Danielle Davis’s journey is not uncommon. After graduating from high school, she started college and took out a few student loans. She got a job at a restaurant working 25 hours per week to help pay for extra expenses. And now, after only three years of school, she has accrued over $15,000 in debt — a looming amount of money that needs to be paid off within the next 15 years. But as Davis finishes her last year at Utah Valley University, she and many other recent graduates are finding out it’s not that easy.
“If you don’t have a job when you graduate, that’s when it’s going to get really hard to pay those off,” Davis said. “If you don’t have a job and can’t pay those off, you’re probably going to have to declare bankruptcy.”
Davis, like a lot of college students, is starting to feel the stress of loans taken out during undergraduate education. The average 2015 graduate with student loan debt will pay back some $35,000, according to an analysis of government data by Edvisors. Four out of five graduates leave their university without a full-time job to pay back their loans.
Many of these graduates are taking jobs for which they are underpaid and overqualified just so they can make their monthly payments. And the amount of money they owe the government not only causes them stress, but it is also impacting every part of their lives: relationships, marriage, credit score and retirement, just to name a few.
In 2014, nearly 70 percent of graduates left college with student loans according to the National Center for Education Statistics. That growing number mirrors the constant rise in yearly tuition at most colleges and universities. The average cost of tuition and fees for 2015–2016 was $32,405 at private colleges; $9,410 for state residents at public colleges; and $23,893 for out-of-state residents attending public universities, according to the College Board. Tuition for a full-time LDS student at BYU is $2,575 per semester and $5,150 per semester for a non-LDS student. Four years (or eight semesters) of tuition at BYU is just over $20,000.
“Our big concern is that students are borrowing money out of context,” said Paul Conrad, a financial advisor at BYU. “Maybe they aren’t very concerned that they have borrowed a lot of money and they don’t have a plan.”
A failure to plan has led to many students defaulting on their loans. Approximately 615,000 students who couldn’t afford to make payments on the money they borrowed during their college years defaulted on their loans at the end of the 2013 fiscal year.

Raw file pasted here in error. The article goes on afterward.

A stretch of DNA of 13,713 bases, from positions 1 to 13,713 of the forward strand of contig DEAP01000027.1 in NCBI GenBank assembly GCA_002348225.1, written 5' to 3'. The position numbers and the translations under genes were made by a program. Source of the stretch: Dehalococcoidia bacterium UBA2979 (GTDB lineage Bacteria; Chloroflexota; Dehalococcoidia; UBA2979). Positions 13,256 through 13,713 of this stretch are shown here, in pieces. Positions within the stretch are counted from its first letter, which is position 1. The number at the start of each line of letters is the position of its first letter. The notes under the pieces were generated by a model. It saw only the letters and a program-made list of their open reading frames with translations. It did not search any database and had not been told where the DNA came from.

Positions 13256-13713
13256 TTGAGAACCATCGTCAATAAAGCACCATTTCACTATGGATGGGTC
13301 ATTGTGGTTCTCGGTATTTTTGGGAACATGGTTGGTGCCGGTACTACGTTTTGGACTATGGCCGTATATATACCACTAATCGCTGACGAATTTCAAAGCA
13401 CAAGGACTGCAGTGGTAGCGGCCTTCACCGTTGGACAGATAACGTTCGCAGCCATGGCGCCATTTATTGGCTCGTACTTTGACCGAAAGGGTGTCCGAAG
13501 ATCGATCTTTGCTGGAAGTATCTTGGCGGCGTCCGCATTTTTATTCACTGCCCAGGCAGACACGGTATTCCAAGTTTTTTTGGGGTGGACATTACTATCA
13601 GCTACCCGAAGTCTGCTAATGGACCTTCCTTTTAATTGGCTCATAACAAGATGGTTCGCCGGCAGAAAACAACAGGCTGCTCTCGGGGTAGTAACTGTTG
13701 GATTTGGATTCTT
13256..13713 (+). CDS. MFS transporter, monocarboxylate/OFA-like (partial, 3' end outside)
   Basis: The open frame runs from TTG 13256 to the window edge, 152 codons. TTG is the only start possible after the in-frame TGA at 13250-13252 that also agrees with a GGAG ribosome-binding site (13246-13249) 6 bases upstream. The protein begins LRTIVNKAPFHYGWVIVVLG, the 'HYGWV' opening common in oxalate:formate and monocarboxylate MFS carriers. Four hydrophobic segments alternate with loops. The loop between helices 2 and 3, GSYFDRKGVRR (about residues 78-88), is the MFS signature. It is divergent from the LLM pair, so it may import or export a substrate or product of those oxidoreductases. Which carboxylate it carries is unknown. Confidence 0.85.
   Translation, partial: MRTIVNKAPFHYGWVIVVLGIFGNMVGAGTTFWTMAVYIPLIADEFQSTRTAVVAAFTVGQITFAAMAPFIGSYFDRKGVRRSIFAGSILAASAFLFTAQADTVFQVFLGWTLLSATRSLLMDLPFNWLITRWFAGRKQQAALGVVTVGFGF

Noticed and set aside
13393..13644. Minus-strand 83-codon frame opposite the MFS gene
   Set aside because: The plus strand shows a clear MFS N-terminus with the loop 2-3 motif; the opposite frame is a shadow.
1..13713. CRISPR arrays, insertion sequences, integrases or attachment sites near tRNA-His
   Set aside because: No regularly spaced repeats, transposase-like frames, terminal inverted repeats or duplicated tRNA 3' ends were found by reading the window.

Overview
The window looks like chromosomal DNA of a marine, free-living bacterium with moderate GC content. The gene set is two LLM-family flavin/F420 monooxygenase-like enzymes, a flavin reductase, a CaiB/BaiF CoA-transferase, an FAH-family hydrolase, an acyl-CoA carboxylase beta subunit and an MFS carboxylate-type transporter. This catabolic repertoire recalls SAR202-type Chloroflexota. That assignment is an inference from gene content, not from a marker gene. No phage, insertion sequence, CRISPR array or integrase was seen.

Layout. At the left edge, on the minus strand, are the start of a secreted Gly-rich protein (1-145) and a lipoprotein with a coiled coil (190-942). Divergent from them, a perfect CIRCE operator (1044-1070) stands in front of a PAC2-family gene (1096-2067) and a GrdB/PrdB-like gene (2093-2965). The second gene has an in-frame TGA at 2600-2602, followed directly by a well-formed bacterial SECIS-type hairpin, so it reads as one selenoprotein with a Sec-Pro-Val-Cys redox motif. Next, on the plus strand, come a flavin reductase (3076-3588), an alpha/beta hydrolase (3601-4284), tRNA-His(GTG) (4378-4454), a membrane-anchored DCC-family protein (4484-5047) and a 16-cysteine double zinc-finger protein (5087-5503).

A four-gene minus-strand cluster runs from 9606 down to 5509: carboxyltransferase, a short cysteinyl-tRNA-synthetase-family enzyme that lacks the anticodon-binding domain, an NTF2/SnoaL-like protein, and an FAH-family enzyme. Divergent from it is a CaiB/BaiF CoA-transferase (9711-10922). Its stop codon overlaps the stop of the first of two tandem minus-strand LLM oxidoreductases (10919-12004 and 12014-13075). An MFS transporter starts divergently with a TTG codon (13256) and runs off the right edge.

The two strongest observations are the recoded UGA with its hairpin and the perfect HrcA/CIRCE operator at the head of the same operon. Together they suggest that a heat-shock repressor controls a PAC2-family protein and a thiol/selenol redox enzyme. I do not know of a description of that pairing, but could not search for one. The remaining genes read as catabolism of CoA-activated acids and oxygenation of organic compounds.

“I feel like it’s absolutely going to affect my future,” said Hannah Belnap, a family, home and social science major at BYU.
She’s one of the lucky ones: Having a father who teaches at BYU means she receives half-tuition, start to finish.
Her fiancé, though, is not so lucky. And marrying someone who owes money to the government is something Belnap said is going to be an added stress on their new marriage. She worries her fiancé’s student loans might delay their plans for starting a family, something Belnap has looked forward too since she was young.
“All I’ve ever wanted to do is be a wife and a mother,” she said. “And the idea that that could delay the process is kind of frustrating.”
Belnap’s fiancé, Evan Clinger, said it’s nothing he has really worried about until now.
“Filling out my FAFSA every semester is just something I got in the habit of doing,” Clinger said. “I make payments every month, and I have a job to pay some of it off, but after I take out more loans for graduate school I’m going to be owing money for a long time.”
BYU counselors also see student debt as a stressor in relationships.
“I think a lot of students who come for counseling, that loans are one of the big stressors that they have,” Barbara Morrell, a counselor at BYU said. “It’s on top of the stress of performing well in school and having relationships, either with dating or spending time with their spouse or children.”
Morrell said many of the students who come to see her at BYU’s stress management office have large amounts of debt hanging over their heads. These students also have jobs, social lives and school to worry about. Morrell says a lot of them feel like these loans are putting their lives on hold. Some are conflicted about accepting less-than-ideal jobs just to pay the bills.
“I do think as millennials, there’s a weird paradigm of ‘we’ll take any job,’ but we also want the best job we can get at the same time,” Kaitlyn Spell, a senior at UVU, said.
Like a lot of college students, Spell manages a job, a full course load and a part-time unpaid internship.
“I actually just told my best friend last night, ‘I’m sick and tired of being sick and tired, but I can’t stop because there’s too much to do,’” said Spell.
As many graduates are finding out, borrowing money for school has unintended consequences further down the road.
“Students need to start looking at what impact that has on accomplishing other goals,” warned Conrad, one of the financial advisors at BYU. “Nationally we hear about students putting off marriage. Something I think about is even the big goal of retirement. You have to get those seeds in the ground early and if it takes a long time to pay off loans, you may start that process too late.”
These serious issues have caused students across the country to protest student loans. But even after all of this, after borrowing thousands of dollars for school, students say in the end it’s all worth it. As Spell and many other students put it, there’s no hope for a better life without school.
“You live a few years the way most people won’t, in order to live your life the way most people can’t,” Spell said.